What these programs do is they provide money that can be put towards your down payment or closing costs or a combination of both. That way you don’t need as much money up front, which can make the prospect of purchasing your first home or another home, much less daunting. So, the money arrives in one of three ways. It’s a grant where you don’t have to pay it back. Some people call this a gift. It’s really a grant because it’s coming from an entity. The next one would be an interest free loan that typically runs with the term of your first mortgage and it is paid back later. There are no payments or no interest. And the third is a loan that also runs with a term of your first mortgage and has very small payments and very low interest. So, as you can see, there’s a lot of different ways to put this together. No, you don’t have to be a first-time home buyer to qualify for down payment assistance in many cases.

If you have questions, let me know.

What is PMI?

Today we’re going to talk about PMI or private mortgage insurance. When you as a home buyer make a down payment that is less than 20% you are going to be required to purchase private mortgage insurance if you are doing a conventional style loan. This private mortgage insurance or PMI protects the lender in case a foreclosure happens. The cost of PMI is usually between 0.3 and 1.5% of your original loan amount per year. That number does vary based on the size of your down payment and your credit score. On some loans, the PMI doesn’t stay around forever, as on some loans it will cancel so you don’t have to refi-out.

There are four types of mortgage insurance that I’ll go over really quickly.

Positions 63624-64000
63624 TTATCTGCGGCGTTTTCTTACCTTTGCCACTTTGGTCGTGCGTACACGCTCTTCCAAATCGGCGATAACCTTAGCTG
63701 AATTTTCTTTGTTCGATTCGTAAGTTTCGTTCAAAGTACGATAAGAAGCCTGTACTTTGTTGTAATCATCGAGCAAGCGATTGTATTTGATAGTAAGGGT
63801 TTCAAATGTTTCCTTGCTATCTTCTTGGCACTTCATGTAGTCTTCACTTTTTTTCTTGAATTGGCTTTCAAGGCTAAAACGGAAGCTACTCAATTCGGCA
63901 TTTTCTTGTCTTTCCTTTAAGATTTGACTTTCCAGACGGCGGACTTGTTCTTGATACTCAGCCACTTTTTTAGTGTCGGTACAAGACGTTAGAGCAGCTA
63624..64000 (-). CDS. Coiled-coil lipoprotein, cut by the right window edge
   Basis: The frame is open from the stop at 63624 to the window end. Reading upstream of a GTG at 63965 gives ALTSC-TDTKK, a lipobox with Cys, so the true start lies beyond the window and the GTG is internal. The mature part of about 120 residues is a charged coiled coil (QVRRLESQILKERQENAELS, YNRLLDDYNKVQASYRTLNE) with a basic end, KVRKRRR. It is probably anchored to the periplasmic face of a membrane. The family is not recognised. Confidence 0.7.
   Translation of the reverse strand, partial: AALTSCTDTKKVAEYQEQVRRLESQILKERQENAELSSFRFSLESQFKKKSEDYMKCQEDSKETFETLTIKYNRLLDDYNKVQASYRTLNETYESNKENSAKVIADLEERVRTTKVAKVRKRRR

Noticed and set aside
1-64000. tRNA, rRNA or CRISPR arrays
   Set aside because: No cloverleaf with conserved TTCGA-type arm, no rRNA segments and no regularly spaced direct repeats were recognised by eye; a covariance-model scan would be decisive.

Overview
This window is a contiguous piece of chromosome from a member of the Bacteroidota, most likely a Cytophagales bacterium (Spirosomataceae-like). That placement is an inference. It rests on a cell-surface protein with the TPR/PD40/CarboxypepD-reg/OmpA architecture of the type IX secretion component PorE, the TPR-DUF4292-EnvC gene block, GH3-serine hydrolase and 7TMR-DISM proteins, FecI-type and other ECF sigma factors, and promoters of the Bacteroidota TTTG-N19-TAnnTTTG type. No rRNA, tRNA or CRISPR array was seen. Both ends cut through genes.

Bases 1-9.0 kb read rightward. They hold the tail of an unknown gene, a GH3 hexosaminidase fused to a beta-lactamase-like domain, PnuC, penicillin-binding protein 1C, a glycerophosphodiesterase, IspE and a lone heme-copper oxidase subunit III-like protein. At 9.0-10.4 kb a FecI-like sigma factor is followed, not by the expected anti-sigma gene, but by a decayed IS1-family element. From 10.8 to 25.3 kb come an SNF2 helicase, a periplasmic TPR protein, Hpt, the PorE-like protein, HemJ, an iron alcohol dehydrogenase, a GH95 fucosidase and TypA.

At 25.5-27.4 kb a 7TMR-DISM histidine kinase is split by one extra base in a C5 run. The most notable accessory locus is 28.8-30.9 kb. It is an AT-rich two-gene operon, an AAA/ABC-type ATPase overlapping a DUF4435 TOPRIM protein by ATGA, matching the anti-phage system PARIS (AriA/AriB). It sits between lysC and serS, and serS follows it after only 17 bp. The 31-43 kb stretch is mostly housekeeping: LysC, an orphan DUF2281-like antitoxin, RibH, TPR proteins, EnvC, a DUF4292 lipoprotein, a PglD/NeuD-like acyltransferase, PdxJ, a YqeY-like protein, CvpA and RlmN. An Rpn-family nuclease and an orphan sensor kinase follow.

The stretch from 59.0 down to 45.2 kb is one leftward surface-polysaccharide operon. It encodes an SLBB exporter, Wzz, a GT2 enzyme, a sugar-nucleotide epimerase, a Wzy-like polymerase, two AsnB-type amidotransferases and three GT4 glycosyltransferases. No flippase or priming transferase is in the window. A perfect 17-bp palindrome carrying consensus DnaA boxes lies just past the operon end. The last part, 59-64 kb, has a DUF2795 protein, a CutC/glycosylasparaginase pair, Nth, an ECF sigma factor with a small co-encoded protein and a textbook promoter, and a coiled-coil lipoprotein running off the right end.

The first is monthly, which most of you probably know about. It’s a premium that’s included in your monthly mortgage payment. Once you paid your mortgage down to 80% of the original sales price. With conventional financing, you can call to request that it be removed, but as 78% of the original loan amount and purchase price, the mortgage insurance will automatically cancel.

The next is single premium mortgage insurance, which is when you buy out the monthly premium with a flat fee. This is paid as a closing cost, eliminating the need for any kind of monthly mortgage insurance. Depending on your down payment, the premium may be able to be financed into your home loan as well instead of paid in cash at closing.

Then there’s split mortgage insurance, which is a little bit of monthly and a little bit of single premium. You can pay a certain percentage upfront and this will reduce your monthly mortgage insurance payment. So it’s a really great option if you can, uh, put this together this way.

The fourth option is lender paid mortgage insurance, which is when the mortgage insurance premium is paid by the lender and it’s built into an interest rate. And even though it sounds like your payment will be higher, it actually can produce a lower monthly payment because you’re not having this single amount of mortgage insurance included in the payment.

If you have questions, let me know.

Who Touches Your Mortgage Loan File

In today’s post, we’re covering who actually works with you on your loan file. This will vary from company to company and from originator to originator. At Movement and with Team Springer, this is how we work with you on your loan file during the process, so that way you always know who’s touching your file.